This has been without a doubt the biggest build up since the Harry Potter movies and Lord of the Rings kicked off in the market place in the same year. A revamped Hulk, Two Iron Man movies, a Thor movie directed by Kenneth Brannagh and a cursory Captain America, they finally made it to the starting line having only lost Ed Norton along the way. The remarkable cast threaded together by Samuel L. Jackson appearing as Nick Fury in all these movies has included Robert Downey Jr. and Gwyneth Paltrow, which might be a record of sorts.
It opened last week in the USA and immediately vaulted to the second largest opening since the last installment of Harry Potter and has eclipsed just about every superhero movie ever made including the highly esteemed Christopher Nolan’s Batman second Batman movie.
The film is like one long fevered geek-fest with scant respect for physics, logic, and rationality, but it all hangs together and goes so fast you don’t have time to ponder anything. Just, take it all in baby and cogitate afterwards.
What’s Good About It
If you like the big hamburger-with-the-lot meal set with the drinks and fries super-sized, and like adding some high-calorie, low-health dessert on the side, …this is your movie! I admit, I do. This movie is not a meal at the Michelin three-hats restaurant. And as burger-with-the-lot movies go, this is most excellent. Clocking well over two hours, and it’s still not enough. You stumble out of the cinema with a giant adrenalin rush like you’ve had three cans of a caffeine drink.
The action is thumping, the scenes are resplendently colourful, with the patina of the best comic books thrown at the screen. Captain America’s blue with white and red trim against Iron Man’s red with gold trim oozes Americana in the way Detroit motor show does, but also comes a long way from Christopher Reeve’s Superman with its brazen post-industrial, post-cyberpunk design.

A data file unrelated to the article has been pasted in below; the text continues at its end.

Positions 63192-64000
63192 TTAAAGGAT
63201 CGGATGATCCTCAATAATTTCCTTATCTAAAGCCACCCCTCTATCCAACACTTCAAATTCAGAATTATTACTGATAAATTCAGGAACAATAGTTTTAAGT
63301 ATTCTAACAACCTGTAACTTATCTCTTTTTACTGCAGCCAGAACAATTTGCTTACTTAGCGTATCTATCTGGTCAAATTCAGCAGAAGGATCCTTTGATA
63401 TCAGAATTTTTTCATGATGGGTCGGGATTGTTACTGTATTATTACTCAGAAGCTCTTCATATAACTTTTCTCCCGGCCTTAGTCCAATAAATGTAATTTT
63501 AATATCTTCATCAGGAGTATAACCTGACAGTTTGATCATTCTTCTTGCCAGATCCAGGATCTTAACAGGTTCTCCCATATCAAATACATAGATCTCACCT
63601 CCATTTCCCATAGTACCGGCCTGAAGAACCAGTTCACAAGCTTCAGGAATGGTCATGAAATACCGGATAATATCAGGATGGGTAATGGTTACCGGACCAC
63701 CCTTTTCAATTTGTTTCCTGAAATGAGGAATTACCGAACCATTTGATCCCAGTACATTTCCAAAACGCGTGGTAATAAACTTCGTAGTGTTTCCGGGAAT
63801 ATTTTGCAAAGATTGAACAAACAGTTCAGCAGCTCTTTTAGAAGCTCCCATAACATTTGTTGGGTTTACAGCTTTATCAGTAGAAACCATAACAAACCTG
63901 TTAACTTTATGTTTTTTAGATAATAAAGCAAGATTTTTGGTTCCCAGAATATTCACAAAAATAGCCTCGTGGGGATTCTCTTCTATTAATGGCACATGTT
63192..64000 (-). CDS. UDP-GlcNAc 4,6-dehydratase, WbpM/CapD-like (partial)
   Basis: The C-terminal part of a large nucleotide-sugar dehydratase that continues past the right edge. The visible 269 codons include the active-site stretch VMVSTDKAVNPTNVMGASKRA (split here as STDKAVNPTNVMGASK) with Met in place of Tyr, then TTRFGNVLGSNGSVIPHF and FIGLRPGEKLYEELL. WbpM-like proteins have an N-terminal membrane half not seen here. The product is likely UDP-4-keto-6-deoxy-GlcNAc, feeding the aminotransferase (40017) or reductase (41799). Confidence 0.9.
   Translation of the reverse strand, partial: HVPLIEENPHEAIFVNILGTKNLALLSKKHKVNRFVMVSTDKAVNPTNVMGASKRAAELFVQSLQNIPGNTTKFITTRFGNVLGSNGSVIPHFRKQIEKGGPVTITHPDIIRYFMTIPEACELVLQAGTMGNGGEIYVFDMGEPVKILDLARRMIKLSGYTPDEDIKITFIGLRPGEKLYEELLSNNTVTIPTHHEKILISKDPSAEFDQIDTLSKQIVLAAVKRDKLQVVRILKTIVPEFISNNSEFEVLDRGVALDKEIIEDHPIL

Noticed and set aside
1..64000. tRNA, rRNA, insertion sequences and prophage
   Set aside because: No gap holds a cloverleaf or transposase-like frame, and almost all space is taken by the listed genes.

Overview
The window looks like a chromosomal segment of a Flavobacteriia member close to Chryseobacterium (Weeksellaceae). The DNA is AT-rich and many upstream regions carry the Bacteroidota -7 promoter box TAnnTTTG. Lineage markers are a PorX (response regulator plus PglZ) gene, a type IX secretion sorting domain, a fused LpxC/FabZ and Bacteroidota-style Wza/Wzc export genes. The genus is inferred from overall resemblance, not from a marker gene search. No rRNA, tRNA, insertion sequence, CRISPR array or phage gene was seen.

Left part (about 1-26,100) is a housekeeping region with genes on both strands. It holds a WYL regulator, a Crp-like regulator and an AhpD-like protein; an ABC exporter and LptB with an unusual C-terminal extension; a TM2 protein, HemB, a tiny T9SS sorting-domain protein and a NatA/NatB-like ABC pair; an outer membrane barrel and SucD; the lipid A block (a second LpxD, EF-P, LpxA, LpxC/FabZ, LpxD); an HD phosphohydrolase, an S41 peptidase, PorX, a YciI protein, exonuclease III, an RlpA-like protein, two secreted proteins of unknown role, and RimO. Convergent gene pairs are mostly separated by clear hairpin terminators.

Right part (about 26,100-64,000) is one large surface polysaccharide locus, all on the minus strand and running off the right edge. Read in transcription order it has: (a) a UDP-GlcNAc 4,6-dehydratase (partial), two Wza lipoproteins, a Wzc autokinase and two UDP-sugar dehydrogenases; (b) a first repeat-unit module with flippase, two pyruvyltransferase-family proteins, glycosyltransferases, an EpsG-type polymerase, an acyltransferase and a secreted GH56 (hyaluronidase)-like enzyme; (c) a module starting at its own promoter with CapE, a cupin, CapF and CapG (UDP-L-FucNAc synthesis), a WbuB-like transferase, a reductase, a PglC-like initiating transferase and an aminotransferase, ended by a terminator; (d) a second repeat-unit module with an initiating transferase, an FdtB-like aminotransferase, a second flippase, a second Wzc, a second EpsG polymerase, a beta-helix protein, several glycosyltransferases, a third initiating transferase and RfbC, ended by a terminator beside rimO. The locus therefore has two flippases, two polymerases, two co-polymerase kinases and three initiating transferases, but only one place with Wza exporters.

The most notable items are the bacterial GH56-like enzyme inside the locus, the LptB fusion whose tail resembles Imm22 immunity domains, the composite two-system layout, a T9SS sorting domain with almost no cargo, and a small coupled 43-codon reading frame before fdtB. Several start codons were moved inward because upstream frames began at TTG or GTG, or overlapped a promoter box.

What’s Bad About It
There isn’t a teaser after the trailers like there was with the Iron Man movies.
Okay, it’s a guilty pleasure to so throw yourself into something so devoid of intellectual challenge. This is not the film to look for it, but you do think after a viewing, “have I become so dumb that this film gives me so much pleasure?”
It’s a film with such a strong delineation, there is no real nuance to savor. Black is black, white is white, Red White and Blue are Red White and Blue. I guess it’s appropriately bold ad simple but even allowing for it, this is pure comic book rhetoric dressed up to be a movie. It’s about as deep as a puddle left behind by rain on a summer’s day. in that sense this is nothing like the second Christopher Nolan Batman movie.
What’s Interesting About It
We live in an age of comic book movies that are so extravagant that they eclipse most other attempts at entertainment. Take for example the Mission Impossible IV movie I gave a crit on only yesterday. That would have been a top effort by a studio back in the 90s, and it even had some heart stopping suspense in parts of it. It’s a good movie, but it’s got *nothing* on the extravagant action in this film. in turn, this film makes ‘Mission Impossible IV Ghost Protocol’ seem a lot more mature than it it really is.
Now, Mission Impossible in its fourth movie is also a property that comes out of television and it has some sort of cultural weight to it, but thanks to Tom Cruise’s mishandling of the franchise, that cultural weight is blow away by the cultural weight of these comic book movies. When you think about it, some of these characters have been knocking around earning more and more story and market place power in comic books since the 1960s. It’s arguable that the most important characters in fiction would equally include Hamlet, Indiana Jones, Harry Potter and Spiderman. The question is, which of the Bard’s characters has Spiderman knocked out to be in the top 100? Prospero, maybe?